• Last modified 3016 days ago (April 14, 2011)


Kayaking trips lead to outdoors adventure business

Staff writer

Barbara Anderson of Burns got her first experience kayaking while visiting her son, Nick Myers, in Cyprus. The family went kayaking in the Mediterranean Sea.

That was a challenging first experience, Anderson said. But she gave kayaking another try, this time in rivers around Lawrence with her son, Drew Myers. It was a much more leisurely experience.

“I decided I love this,” Anderson said. “It is so much fun.”

Anderson teaches at Flint Hills Primary School in Cassoday, but she is nearing retirement age and wants something fun to do when she retires. To that end, she bought a dozen kayaks and created her own business, Rural Excursions in Burns.

She has discovered that kayaks have some advantages over canoes. For one, kayaks are more comfortable than canoes, she said.

“They don’t tip as easily, and they’re more maneuverable,” Anderson said.

All of her kayaks — such as “Betty” — are named after animals from the family farm. Most are named after dogs, but one is named after a goat, and another after a cat.

In addition to kayak trips, Anderson will offer wildflower collection, identification, and pressing excursions; local historical trips; and geo-caching — which is using global positioning systems to find a landmark or stash of trinkets at a given set of coordinates.

There are many geo-caching locations in the area, especially in the Flint Hills, she said.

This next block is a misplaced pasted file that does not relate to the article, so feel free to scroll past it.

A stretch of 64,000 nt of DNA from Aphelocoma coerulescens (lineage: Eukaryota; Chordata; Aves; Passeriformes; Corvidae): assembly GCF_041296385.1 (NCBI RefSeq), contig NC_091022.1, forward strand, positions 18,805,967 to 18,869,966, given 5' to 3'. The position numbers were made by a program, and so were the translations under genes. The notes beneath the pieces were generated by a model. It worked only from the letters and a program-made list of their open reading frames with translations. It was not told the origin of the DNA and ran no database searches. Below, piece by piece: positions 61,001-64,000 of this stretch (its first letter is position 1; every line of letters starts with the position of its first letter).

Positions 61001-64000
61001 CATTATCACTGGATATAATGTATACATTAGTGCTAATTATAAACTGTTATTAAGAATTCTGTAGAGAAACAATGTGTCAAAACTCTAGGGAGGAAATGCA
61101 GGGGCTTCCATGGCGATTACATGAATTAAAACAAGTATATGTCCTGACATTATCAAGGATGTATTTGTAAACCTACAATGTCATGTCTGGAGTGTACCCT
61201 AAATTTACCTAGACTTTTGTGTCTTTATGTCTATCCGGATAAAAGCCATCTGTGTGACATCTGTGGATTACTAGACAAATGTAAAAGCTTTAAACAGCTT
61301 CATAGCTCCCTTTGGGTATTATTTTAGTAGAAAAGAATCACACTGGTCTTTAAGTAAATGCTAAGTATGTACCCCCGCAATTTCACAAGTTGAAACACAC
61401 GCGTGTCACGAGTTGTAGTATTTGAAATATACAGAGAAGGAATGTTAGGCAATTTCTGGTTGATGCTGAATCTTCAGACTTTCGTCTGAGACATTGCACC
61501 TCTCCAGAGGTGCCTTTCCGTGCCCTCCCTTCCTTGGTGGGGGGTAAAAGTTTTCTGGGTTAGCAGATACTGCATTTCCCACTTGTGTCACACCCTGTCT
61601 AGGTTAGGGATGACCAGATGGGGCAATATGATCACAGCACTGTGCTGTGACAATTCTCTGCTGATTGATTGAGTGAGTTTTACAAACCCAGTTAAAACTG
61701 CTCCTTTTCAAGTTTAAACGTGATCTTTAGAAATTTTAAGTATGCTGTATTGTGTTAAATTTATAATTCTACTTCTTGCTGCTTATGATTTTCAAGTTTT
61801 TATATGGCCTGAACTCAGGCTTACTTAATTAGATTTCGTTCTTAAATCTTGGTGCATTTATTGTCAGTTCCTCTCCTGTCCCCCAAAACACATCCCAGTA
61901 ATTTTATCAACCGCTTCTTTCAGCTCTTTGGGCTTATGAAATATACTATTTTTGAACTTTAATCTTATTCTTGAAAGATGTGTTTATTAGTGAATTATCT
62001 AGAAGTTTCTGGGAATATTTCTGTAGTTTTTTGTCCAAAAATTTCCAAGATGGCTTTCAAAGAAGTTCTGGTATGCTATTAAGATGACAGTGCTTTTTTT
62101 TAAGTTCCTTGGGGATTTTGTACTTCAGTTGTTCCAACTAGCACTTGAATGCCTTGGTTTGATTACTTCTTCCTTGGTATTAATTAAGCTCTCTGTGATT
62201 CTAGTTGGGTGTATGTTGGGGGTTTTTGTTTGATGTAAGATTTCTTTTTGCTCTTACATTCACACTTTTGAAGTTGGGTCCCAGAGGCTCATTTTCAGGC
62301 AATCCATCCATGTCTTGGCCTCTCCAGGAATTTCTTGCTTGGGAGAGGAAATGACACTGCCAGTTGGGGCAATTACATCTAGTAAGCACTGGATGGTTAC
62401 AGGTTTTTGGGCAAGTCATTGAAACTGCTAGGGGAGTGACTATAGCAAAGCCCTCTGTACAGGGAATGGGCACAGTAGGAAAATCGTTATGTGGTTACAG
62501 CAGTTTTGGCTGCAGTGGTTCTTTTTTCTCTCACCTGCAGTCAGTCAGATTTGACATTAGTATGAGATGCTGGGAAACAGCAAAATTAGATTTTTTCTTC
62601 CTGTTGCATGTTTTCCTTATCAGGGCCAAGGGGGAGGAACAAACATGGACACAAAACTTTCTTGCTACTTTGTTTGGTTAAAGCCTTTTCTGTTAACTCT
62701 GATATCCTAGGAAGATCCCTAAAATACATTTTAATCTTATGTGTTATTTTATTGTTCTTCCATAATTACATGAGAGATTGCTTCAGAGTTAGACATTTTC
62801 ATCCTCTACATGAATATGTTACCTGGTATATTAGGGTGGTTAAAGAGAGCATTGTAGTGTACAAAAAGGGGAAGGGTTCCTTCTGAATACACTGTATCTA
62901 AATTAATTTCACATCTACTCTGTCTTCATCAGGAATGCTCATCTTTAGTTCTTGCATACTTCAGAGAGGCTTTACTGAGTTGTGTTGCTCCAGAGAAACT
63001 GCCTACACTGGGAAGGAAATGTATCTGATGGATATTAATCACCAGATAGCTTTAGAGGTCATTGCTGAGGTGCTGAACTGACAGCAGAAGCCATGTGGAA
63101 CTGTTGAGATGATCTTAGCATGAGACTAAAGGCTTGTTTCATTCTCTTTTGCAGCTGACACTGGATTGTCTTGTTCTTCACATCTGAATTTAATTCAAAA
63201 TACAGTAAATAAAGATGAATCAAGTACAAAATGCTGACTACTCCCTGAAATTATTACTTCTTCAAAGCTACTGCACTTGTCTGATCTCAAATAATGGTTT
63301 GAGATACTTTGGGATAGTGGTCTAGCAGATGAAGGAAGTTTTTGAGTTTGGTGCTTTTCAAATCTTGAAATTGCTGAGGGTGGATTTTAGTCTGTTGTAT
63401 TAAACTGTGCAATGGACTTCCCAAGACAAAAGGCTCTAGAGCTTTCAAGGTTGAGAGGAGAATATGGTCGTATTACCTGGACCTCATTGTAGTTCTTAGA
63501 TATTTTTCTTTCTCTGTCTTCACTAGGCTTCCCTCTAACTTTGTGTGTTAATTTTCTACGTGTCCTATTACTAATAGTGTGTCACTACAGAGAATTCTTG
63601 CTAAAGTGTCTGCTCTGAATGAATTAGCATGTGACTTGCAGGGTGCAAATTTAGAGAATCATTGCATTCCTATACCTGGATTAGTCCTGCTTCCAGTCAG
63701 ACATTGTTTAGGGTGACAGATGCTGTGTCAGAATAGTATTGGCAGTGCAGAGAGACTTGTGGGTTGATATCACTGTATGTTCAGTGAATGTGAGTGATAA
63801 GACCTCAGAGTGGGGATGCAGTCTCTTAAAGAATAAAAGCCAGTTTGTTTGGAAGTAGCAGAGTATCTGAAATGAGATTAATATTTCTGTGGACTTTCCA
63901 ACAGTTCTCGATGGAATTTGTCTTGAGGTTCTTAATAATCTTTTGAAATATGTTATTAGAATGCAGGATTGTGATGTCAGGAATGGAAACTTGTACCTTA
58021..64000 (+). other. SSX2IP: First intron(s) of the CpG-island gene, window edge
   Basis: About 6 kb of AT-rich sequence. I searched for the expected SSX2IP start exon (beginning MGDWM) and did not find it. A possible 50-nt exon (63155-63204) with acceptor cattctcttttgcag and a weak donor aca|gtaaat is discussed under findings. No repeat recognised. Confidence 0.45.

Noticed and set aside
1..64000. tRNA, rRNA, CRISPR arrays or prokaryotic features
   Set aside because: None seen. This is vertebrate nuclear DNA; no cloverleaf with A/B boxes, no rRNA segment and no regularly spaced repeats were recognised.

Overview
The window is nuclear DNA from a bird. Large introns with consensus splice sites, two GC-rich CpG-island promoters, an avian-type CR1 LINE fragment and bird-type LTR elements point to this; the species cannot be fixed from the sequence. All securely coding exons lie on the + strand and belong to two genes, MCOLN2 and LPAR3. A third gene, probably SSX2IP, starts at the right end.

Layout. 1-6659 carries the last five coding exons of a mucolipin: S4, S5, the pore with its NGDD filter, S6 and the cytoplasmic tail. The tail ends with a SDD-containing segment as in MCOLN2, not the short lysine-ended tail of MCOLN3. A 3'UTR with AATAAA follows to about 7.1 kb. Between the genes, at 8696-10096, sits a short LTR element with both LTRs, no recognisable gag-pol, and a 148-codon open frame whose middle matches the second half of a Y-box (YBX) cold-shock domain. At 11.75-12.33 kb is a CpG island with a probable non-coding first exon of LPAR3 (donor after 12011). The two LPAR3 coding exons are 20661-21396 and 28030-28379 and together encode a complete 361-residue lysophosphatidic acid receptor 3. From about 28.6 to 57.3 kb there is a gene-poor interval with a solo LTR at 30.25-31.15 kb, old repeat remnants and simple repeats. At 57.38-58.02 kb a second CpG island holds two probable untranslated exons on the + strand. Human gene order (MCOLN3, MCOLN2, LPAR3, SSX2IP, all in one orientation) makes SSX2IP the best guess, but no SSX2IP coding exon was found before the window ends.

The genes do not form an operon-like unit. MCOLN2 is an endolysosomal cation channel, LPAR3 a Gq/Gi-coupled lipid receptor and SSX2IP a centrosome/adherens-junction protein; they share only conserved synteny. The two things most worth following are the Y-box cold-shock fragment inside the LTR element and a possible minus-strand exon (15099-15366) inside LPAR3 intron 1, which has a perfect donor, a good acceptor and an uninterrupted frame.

“You would be amazed,” Anderson said.

She spent summer 2010 researching and developing her business, which included kayaking on all of the rivers where she will take customers.

“I don’t want to take anybody down a river I haven’t been down,” she said.

Anderson did have one group of customers in 2010. She took a family geo-caching in the morning and kayaking in the afternoon, she said.

Additionally, Anderson said she might be able to arrange kayak rentals at local lakes and reservoirs. Kayaking at Marion County Lake would require the kayaks to be out of any other body of water for at least a week, however, to avoid introducing zebra mussels to the lake.

She said her family has been invaluable in starting Rural Excursions. In addition to her sons, Anderson has a daughter, Suzy Oertel, and three stepchildren, Mark Anderson, Jennifer Rock, and Melanie Olsen.

“They are all so supportive and helpful and back me 100 percent,” she said.

It’s too early to know whether Rural Excursions will be successful as a business, but that isn’t the only reason Anderson began it, she said.

“I don’t know how this is going to turn out, but I’m going to have fun doing it,” she said.

Anderson has a website for Rural Excursions,

Last modified April 14, 2011